Online Investors: Do the Slow Die First?

47 Pages Posted: 12 Apr 2000

See all articles by Brad M. Barber

Brad M. Barber

University of California, Davis

Terrance Odean

University of California, Berkeley - Haas School of Business

Date Written: December 1999


We examine changes in the stock trading behavior and investment performance of 1,607 investors who switch from phone based to online trading during the period 1992 to 1995. We document that young men who are active traders with high incomes and a preference for investing in small growth stocks with high market risk are more likely to switch to online trading. We also find that those who switch to online trading experience unusually strong performance prior to going online, beating the market by more than two percent annually. After going online, they trade more actively, more speculatively, and less profitably than before -- lagging the market by more than three percent annually. A rational response to reductions in market frictions (lower trading costs, improved execution speed, and greater ease of access) does not explain these findings. The increase in trading and reduction in performance of online investors can be explained by overconfidence augmented by self-attribution bias, the illusion of knowledge, and the illusion of control.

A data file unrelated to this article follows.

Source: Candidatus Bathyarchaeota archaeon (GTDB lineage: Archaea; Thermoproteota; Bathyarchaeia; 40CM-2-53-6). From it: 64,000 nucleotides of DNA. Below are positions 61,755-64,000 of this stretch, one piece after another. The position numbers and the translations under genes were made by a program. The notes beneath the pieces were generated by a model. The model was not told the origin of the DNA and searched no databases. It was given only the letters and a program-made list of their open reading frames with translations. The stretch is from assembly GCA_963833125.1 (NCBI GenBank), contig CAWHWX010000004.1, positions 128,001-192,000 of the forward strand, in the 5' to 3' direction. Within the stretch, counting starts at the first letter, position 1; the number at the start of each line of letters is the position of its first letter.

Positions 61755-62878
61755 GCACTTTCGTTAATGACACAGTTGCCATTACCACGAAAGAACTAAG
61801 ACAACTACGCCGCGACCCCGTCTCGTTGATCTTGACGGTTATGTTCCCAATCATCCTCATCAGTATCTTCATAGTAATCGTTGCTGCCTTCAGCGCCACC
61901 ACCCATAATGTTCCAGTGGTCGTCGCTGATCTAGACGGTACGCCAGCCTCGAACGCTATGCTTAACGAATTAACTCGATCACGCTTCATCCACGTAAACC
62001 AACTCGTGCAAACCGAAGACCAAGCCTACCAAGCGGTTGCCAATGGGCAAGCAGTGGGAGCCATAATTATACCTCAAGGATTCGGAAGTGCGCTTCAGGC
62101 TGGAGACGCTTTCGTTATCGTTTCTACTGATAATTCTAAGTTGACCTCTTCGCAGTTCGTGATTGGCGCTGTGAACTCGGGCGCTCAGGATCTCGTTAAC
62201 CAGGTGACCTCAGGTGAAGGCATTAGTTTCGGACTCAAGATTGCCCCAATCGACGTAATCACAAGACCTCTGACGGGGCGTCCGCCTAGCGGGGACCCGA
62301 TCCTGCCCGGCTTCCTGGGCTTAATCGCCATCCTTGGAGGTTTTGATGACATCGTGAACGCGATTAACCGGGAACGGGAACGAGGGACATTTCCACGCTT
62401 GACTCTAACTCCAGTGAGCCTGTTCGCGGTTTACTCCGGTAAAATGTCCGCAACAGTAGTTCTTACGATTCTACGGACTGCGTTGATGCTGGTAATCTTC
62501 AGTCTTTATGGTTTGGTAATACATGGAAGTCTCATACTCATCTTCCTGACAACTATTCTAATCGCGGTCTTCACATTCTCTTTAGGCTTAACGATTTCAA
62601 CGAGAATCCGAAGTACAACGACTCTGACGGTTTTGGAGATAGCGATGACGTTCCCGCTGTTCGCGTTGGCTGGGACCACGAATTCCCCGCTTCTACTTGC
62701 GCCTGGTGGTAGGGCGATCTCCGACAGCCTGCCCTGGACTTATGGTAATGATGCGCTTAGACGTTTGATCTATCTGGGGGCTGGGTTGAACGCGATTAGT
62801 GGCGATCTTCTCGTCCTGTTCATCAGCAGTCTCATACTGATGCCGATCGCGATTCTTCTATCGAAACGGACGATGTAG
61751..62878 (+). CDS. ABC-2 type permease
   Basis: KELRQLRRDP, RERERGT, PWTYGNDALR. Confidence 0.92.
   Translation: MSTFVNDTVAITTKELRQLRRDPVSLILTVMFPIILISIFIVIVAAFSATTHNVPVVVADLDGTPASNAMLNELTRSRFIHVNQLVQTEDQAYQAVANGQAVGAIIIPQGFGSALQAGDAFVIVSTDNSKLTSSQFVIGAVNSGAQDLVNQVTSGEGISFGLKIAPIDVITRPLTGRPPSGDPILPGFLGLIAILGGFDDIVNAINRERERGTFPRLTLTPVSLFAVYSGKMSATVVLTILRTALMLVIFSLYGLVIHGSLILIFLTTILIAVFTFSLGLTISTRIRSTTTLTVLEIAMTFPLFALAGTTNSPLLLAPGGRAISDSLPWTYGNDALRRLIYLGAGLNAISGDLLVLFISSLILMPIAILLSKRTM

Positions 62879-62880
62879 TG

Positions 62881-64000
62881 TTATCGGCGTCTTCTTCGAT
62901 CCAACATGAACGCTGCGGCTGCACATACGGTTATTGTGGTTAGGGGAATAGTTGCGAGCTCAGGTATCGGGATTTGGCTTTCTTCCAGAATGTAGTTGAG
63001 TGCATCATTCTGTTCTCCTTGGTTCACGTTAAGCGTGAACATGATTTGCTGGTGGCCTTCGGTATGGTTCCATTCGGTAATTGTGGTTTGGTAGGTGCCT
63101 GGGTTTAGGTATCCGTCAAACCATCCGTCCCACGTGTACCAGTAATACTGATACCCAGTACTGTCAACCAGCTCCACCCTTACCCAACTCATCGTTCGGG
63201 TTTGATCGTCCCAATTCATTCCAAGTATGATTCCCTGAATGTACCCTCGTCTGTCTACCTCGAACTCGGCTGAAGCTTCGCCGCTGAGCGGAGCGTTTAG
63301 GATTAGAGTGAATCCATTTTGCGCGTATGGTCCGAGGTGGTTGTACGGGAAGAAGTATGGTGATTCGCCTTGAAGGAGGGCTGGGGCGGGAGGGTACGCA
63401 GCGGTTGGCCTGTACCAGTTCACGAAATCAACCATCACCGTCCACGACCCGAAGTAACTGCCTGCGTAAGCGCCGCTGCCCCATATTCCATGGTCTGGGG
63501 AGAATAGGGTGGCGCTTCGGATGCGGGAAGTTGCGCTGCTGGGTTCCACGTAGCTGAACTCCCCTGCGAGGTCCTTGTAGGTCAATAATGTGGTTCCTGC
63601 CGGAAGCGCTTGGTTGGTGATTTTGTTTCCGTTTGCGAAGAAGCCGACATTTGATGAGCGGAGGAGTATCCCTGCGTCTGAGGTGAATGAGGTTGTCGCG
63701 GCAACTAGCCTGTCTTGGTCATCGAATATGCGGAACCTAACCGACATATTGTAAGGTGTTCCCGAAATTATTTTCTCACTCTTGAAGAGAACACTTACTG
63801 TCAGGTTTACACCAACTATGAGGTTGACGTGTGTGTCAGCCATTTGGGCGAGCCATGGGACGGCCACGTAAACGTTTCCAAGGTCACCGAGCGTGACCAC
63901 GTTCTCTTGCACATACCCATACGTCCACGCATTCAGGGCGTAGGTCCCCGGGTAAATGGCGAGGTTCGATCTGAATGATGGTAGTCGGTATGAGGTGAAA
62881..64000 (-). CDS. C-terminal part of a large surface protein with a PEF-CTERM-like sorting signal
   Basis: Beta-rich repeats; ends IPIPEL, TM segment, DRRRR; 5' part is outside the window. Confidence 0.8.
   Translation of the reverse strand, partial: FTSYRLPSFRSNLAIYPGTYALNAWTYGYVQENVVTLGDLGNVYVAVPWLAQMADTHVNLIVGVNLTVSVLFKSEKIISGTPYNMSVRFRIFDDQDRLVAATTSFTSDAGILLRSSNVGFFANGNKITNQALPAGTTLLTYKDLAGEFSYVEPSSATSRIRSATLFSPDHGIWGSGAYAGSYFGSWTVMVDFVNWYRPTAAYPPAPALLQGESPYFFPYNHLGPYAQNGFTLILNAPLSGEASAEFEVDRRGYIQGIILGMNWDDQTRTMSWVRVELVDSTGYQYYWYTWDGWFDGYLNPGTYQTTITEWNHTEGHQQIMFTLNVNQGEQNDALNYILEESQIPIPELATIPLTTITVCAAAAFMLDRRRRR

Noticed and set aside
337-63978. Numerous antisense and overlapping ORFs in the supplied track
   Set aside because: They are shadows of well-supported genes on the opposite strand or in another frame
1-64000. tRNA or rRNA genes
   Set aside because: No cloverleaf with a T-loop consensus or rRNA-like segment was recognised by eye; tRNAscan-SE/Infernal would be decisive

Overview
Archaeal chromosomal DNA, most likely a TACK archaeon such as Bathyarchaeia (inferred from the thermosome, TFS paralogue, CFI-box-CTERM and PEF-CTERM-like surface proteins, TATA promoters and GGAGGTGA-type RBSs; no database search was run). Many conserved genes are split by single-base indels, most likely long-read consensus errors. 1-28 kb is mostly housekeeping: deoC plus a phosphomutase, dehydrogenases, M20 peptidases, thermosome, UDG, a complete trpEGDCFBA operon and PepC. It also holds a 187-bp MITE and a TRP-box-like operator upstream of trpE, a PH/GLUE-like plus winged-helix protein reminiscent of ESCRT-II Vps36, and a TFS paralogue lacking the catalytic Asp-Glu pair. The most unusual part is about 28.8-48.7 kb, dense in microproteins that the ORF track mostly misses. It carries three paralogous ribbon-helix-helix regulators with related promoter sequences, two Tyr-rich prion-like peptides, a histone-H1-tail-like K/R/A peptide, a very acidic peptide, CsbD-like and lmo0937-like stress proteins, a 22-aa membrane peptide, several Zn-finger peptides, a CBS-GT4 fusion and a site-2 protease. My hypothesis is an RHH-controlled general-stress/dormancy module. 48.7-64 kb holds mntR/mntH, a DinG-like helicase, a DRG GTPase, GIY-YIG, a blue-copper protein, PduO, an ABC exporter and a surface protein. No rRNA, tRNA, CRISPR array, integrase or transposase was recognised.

JEL Classification: G00, G12, G14

Suggested Citation

Barber, Brad M. and Odean, Terrance, Online Investors: Do the Slow Die First? (December 1999). EFA 0335, Available at SSRN: or

Brad M. Barber (Contact Author)

University of California, Davis ( email )

Graduate School of Management
One Shields Avenue
Davis, CA 95616
United States
530-752-0512 (Phone)
530-752-2924 (Fax)

Terrance Odean

University of California, Berkeley - Haas School of Business ( email )

545 Student Services Building, #1900
2220 Piedmont Avenue
Berkeley, CA 94720
United States
510-642-6767 (Phone)
510-666-2561 (Fax)


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